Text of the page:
In his original description (1885) of the development of the thyroid gland His assumed that the thyroglossal duct passes behind the hyoid bone primordium. He based this opinion on the observation that the pyramidal process of the adult gland is often fixed to the dorsal surface of the hyoid bone. Streckeisen (1886) stated that the thyroglossal duct in development is always ventral to the hyoid, and he considered that the frequent attachment of the pyramidal process to its deep surface is secondary. Further, he showed that in many cases thyroid glandular material could be found on the ventral surface and above the hyoid bone (pre- and suprahyoid glands). These accessory glands were shown to be frequently connected to the upper end of the pyramidal process by vascular connective tissue bands, by cords of glandular tissue, or by cystic formations which Streckeisen showed to be derived from the thyroglossal duct. He also foundin a number of cases a connexion between the suprahyoid gland and the ductus excretorius linguae (Bochdalek, 1866). The suprahyoid gland, or part of it, was found occasionally to be incorporated in the hyoid bone, and transitional forms, from reduplication of the periosteum and inclusion of the gland within its layers to complete incorporation of the glandular material in the bone, were observed. He showed that this incorporation does not occur earlier than the stage of ossification of the body of the hyoid. In 1891 His recanted his former opinion and adopted Streckeisen’s, as he found, in a 16 mm. human embryo, that the situation of the fragments of the duct was such as to make a Ventral course of the thyroglossal duct, relative to the hyoid bone, more probable. He wrote: “One gets the impression that the growing hyoid bone had pushed the series of epithelial corpuscles ventrally. I cannot decide whether this impression corresponds to the real process, but I wish to stress one relation——the straight line from the lower end of the cord attached to the tongue to the highest of the epithelial corpuscles beyond the hyoid bone passes directly through the anlage of the cartilage.” His described the thyroglossal duct in its upper part, neighbouring the foramen caecum, as a thick stump to which a much thinner thread is attached, the latter being enclosed by a sheath of connective tissue cells.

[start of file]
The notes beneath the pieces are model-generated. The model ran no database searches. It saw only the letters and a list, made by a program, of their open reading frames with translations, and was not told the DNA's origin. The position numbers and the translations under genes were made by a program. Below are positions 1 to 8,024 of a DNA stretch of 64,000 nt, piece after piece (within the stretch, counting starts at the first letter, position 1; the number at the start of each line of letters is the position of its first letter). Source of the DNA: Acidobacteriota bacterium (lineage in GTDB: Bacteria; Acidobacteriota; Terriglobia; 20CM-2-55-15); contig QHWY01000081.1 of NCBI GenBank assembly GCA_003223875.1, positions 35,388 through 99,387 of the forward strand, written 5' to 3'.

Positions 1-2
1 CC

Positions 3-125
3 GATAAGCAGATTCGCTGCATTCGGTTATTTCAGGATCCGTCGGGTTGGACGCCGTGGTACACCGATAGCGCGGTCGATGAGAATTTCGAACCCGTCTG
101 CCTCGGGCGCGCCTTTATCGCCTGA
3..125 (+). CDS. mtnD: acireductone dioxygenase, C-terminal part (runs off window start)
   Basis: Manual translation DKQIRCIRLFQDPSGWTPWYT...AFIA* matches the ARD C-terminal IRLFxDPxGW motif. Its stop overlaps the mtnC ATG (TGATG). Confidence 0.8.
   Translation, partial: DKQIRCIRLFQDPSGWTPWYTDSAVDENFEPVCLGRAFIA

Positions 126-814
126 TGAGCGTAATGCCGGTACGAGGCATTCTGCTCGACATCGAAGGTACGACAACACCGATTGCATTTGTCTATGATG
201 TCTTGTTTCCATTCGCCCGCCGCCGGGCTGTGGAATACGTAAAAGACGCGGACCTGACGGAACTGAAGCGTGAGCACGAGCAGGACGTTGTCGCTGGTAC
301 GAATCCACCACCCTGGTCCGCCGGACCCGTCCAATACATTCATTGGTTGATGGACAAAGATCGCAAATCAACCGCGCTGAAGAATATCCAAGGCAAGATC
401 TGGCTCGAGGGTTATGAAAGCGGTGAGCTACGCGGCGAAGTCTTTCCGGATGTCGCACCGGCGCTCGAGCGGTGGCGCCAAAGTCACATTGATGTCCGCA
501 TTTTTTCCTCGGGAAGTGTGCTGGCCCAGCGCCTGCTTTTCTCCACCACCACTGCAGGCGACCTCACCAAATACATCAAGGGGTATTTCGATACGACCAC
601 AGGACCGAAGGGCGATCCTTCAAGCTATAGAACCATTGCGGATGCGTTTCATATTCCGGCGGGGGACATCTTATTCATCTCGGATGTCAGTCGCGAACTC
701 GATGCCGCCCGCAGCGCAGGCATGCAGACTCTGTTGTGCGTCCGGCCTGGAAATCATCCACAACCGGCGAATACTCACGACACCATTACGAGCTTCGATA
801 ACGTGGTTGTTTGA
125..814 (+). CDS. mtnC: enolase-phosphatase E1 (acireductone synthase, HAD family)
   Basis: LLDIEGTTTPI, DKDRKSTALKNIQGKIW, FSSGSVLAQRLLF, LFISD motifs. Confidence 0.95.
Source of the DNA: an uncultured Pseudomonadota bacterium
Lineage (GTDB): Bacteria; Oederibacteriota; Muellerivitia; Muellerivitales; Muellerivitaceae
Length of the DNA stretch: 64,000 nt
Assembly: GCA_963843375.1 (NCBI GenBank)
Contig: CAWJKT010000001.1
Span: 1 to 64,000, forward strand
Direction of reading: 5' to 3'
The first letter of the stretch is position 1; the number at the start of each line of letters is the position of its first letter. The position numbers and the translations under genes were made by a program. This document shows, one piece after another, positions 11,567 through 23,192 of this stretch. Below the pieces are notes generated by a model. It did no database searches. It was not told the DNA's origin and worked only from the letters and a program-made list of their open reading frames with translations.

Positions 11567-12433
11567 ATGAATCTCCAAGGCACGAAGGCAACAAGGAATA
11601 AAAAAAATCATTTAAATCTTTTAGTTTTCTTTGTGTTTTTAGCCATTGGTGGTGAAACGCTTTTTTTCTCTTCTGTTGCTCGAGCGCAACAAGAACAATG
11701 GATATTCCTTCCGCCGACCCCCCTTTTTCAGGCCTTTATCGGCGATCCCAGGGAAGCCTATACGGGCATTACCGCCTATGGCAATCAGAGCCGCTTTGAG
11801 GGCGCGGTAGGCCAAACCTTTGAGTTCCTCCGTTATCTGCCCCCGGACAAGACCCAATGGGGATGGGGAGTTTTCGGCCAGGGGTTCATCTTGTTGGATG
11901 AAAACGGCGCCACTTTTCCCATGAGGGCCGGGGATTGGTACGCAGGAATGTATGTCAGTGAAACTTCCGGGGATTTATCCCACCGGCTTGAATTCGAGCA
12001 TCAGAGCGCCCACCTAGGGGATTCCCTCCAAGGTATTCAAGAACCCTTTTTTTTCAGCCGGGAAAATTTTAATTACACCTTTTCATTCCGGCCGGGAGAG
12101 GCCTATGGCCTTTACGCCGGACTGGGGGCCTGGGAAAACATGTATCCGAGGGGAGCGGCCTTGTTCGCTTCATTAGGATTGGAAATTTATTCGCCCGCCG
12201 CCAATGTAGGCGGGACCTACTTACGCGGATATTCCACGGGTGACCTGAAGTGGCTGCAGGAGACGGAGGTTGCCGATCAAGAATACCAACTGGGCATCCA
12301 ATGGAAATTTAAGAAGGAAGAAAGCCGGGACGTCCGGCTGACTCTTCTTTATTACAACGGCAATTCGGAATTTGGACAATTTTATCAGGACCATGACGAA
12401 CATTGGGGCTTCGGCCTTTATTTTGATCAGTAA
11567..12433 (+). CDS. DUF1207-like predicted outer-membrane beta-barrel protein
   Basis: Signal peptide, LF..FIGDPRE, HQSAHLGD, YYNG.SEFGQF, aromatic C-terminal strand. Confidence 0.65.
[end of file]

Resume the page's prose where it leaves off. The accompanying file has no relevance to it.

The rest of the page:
The opinion of both of these workers soon received opposition. Kanthack (1891), basing his studies on adult material, did not recognize any genetic connexion between the foramen caecum and lingual duct on the one hand and the thyroid gland and its pyramidal process on the other. This opinion was criticized by Marshall (1892) who, in a case of median fistula colli, observed a duct originating in the fistula and connected with the apex of the pyramidal process. From the junction a cord of connective tissue, diﬂicult to distinguish from its surroundings, ran behind the hyoid bone towards the root of the tongue. The upper part of this cord contained a lumen which opened into the oral cavity. On the basis of this finding Marshall repudiated Kanthack’s opinion, and, in opposition to His and Streckeisen, he alleged that the thyroglossal duct was situated behind the hyoid bone. However, the basis for this conclusion was only a cord of connective tissue which the author himself admitted was not easily to be defined from its surroundings. Marshall’s case has been frequently, but incorrectly, quoted as an example of complete retrohyoid thyroglossal duct.